Progressive activists denounced Whitaker as a political operative.

“This is is somebody who has already been out there, who has opined about the scope of the investigation, who is a political appointee,” Marge Baker, the executive vice president of People for the American Way, a liberal advocacy group, said in an interview. “It would be laughable if it wasn’t so serious as a threat to democracy.”

Whitaker’s legal and political career

Whitaker has long been involved in Republican Party politics.

Whitaker received a law degree from the University of Iowa and then worked in private practice before being appointed in 2004 by then-President George W. Bush to serve as U.S. attorney for the Southern district of Iowa. Whitaker held the position until 2009.

As U.S. attorney, he prosecuted national security, immigration, income tax and firearm cases. Few of those cases were high profile. In 2008, he was part of a nationwide effort by the Justice Department to crackdown on fraud in the H1-B visa program for high-skilled immigrant workers.

Whitaker, who has said he believes marriage should be between one man and one woman, grabbed headlines when in 2007 when he prosecuted an openly gay Democratic state senator in Iowa for alleged extortion. The senator was found not guilty, and Whitaker was criticized for running a politically motivated case.

After leaving the office of U.S. attorney in 2009, Whitaker, along with Chris Hagenow and Bill Gustoff, founded the law firm Whitaker Hagenow & Gustoff LLP. The firm’s name was changed to Hagenow & Gustoff when Whitaker left in September of last year to become Sessions’ chief of staff at the Justice Department.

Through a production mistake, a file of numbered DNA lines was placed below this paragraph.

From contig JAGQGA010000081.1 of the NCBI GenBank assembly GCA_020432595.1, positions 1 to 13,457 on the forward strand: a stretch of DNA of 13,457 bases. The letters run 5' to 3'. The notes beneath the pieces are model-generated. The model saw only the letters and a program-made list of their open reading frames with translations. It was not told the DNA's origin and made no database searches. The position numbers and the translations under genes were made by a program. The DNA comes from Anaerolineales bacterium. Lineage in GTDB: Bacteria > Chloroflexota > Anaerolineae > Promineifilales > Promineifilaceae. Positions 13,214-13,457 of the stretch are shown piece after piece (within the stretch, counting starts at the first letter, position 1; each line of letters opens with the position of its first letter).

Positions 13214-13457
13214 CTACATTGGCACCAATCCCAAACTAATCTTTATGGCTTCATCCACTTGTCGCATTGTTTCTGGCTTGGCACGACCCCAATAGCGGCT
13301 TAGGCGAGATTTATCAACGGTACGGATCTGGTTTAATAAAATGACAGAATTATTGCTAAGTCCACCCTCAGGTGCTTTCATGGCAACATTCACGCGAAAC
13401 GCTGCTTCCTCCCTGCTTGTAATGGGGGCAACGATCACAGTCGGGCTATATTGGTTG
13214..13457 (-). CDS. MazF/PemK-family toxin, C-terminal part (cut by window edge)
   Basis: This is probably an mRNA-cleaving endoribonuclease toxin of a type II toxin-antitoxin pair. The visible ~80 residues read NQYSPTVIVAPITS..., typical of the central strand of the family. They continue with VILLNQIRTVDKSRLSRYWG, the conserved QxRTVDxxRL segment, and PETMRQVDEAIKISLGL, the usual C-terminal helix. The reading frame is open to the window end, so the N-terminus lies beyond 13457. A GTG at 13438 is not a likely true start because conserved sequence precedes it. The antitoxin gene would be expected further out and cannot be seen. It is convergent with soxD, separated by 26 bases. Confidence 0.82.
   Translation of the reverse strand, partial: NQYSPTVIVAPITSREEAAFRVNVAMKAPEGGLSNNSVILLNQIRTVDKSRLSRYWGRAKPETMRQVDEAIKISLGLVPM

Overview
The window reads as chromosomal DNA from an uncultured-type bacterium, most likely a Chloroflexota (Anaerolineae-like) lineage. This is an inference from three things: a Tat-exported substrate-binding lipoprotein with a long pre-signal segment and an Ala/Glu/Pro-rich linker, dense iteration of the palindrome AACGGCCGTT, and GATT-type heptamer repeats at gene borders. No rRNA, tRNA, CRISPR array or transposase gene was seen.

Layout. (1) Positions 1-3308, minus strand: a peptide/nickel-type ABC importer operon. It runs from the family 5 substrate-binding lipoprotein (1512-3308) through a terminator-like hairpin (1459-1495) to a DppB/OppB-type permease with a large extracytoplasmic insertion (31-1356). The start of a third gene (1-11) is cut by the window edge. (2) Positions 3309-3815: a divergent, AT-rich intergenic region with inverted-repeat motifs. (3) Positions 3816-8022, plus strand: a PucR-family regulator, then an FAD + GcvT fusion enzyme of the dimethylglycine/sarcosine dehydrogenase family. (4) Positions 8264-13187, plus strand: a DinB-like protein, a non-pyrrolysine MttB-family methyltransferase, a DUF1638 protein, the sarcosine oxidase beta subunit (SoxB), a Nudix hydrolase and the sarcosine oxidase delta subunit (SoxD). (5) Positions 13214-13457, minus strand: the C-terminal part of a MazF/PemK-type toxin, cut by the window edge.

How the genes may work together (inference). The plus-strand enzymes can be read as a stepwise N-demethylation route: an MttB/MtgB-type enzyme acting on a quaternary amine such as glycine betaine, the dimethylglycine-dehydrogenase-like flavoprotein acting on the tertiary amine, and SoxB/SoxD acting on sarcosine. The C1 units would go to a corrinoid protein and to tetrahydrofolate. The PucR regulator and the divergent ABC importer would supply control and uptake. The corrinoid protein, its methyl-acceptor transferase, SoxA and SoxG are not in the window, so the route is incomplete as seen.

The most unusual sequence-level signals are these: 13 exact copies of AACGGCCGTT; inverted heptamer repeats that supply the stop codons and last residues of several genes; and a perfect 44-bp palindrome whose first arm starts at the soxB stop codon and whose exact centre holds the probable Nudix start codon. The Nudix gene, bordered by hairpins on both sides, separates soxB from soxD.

Whitaker’s private legal career largely focused on white collar litigation. People who have known Whitaker for decades said he deserves an opportunity to prove himself.

Gustoff said he, Whitaker and Hagenow founded their law firm with common conservative beliefs and the goal of serving their faith, families and Iowans rather than solely to make money.

“Our politics plays into our law and our law plays into our politics,” Gustoff said in an interview.

Others praised Whitaker’s integrity and argued he wouldn’t let his personal beliefs cloud his judgment.

“Regardless of what his positions are, he has a job to do, and he will do that within the frame of the law,” said Scott Raecker, the executive director of Drake University’s center focusing on leadership ethics and civility and a former Iowa state representative.

Still, Whitaker has made his strong conservative viewpoint and support for the Republican Party clear. Whitaker was the co-chair of Raecker’s 2010 re-election campaign for the state legislature, and co-chaired former Texas Gov. Rick Perry’s 2012 presidential campaign in Iowa. He ran for Iowa state treasurer in 2002, years before making his failed 2014 U.S. Senate.

During a 2014 debate when Whitaker was running for U.S. Senate, he said appointed judges should have a “biblical view of justice.” If they had a secular worldview, he said that would make him “very concerned about how they judge.”